President Obama kicked off a six-day, four-nation trip overseas today. The original focus of the tour was nuclear security, but given developments in Russia and Ukraine, the President will use the trip as an opportunity to rally support for his response to Russian President Vladimir Putin. He'll do that today in a meeting with the G7 leaders arranged just days ago. Other highlights on the Presidential agenda include a meeting with Pope Francis and speaking with the leaders of Saudi Arabia in an attempt to smooth strained relations between the U.S. and the Middle Eastern kingdom.
In the corresponding video, Yahoo Finance Editor-in-Chief Aaron Task talks with Lauren Lyster about the financial implication of the Ukraine crisis. Task thinks investors should be paying more attention to the crisis. He said there could be, “massive economic implications, especially for Europe.” He cited Germany as being Russia’s biggest trading partner. “If the German economy were to falter, then whatever recovery there is in the E.U. goes away very quickly, and that...would have ramifications for U.S. markets.”
A top executive at JP Morgan (JPM) in China has resigned amid an investigation into hiring practices. Fang Fang, who had been with the bank for more than a decade, will step down as chief executive for China investment banking and vice chairman of investment banking in Asia. A reason wasn't given for his departure, but he is a key figure in a U.S. investigation into whether the bank hired the son of China Everbright Group's Chairman in order to win business from that company. Fang has not been accused of any wrongdoing.
One stock the Yahoo Finance team will be watching today is Apple (AAPL). The Wall Street Journal reports the company is in talks with Comcast (CMCSA), the nation's largest cable company, to provide streaming television service through set-top boxes that would bypass web congestion. The service would reportedly include live and on-demand programming, as well as videos stored in the cloud. Apple had reportedly been in talks with Time Warner Cable (TWC) for a set-top box of its own that would also bypass web congestion. In February, Comcast agreed to takeover Time Warner Cable.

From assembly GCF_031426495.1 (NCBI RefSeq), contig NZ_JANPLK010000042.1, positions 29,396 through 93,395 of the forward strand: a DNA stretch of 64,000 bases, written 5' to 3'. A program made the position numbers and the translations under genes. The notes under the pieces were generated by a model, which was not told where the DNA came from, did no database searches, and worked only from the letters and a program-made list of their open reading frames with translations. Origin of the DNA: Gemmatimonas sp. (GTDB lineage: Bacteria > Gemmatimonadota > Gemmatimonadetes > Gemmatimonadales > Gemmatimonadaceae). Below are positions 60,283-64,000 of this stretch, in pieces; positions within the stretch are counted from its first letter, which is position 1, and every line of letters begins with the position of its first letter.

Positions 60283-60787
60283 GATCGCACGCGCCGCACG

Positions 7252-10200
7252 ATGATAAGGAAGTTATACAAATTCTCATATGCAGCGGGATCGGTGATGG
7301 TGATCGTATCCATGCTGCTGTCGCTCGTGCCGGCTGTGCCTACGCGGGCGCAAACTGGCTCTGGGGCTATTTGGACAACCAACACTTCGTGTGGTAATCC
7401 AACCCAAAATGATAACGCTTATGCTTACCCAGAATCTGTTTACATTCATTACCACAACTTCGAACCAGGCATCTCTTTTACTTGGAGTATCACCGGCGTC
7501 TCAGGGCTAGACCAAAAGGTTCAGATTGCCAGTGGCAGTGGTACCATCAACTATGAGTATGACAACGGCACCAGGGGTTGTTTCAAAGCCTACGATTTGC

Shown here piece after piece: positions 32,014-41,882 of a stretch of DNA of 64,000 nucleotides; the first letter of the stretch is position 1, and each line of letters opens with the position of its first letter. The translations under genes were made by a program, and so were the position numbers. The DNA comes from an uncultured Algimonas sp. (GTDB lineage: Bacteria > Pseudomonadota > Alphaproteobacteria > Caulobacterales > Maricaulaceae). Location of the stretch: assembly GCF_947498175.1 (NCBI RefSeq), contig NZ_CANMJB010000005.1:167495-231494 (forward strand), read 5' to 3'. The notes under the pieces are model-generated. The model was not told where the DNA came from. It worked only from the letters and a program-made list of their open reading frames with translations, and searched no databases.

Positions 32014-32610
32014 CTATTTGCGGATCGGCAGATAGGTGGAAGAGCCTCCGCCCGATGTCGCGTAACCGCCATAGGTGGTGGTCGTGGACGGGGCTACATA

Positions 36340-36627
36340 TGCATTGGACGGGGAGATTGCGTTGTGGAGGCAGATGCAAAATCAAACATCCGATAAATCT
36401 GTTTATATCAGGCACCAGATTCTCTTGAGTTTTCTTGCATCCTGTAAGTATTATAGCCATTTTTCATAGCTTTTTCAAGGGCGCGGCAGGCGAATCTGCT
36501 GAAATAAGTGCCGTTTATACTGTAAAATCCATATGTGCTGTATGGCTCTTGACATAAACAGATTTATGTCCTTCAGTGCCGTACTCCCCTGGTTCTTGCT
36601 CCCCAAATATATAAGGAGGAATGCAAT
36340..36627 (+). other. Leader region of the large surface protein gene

We're also watching Coca-Cola (KO) after the CEO and founder of Wintergreen Advisers, David Winters, sent a letter to Coke's board and shareholders, and separate letter to Coke shareholder Warren Buffett, criticizing the company's compensation plans. Winters said the issuance of 340 million shares in compensation would be taking $13 billion from the company shareholders and giving it to executives. Winters said the plan "will significantly erode the per-share value of Coke shares." Warren Buffett is the largest shareholder of Coca-Cola stock with a 9.1% stake in the company. Wintergreen owns about 2.5 million shares of Coca-Cola and is also a large shareholder in Buffett's Berkshire Hathaway.
Yahoo's Aaron Task said Winters is doing a service by highlighting the issue of employee compensation, since there hasn’t been a lot of shareholder activism on this issue. “[Winters is] saying as a shareholder, ‘I’m basing my investments on what the current levels of both earnings and per share and if the share count explodes by 340 million because of this compensation, well that dilutes my ownership of the company.’” Task added, “He’s doing us a favor.”
Task said members of the “One Percent” are having the discussion about executive compensation, and noted that Warren Buffet has talked a lot about reigning it in. “We talk a lot about income inequality and transfers of wealth in this country,” said Task. “These are wealthy people saying, ‘Wait a minute, this corporation is taking wealth out of our pockets - out of the shareholders pockets.’”
Which brings us to today's poll question: "How do you think Coca-Cola's executive compensation plan will impact the stock and shareholders?" Vote in our poll and respond in the comments section below.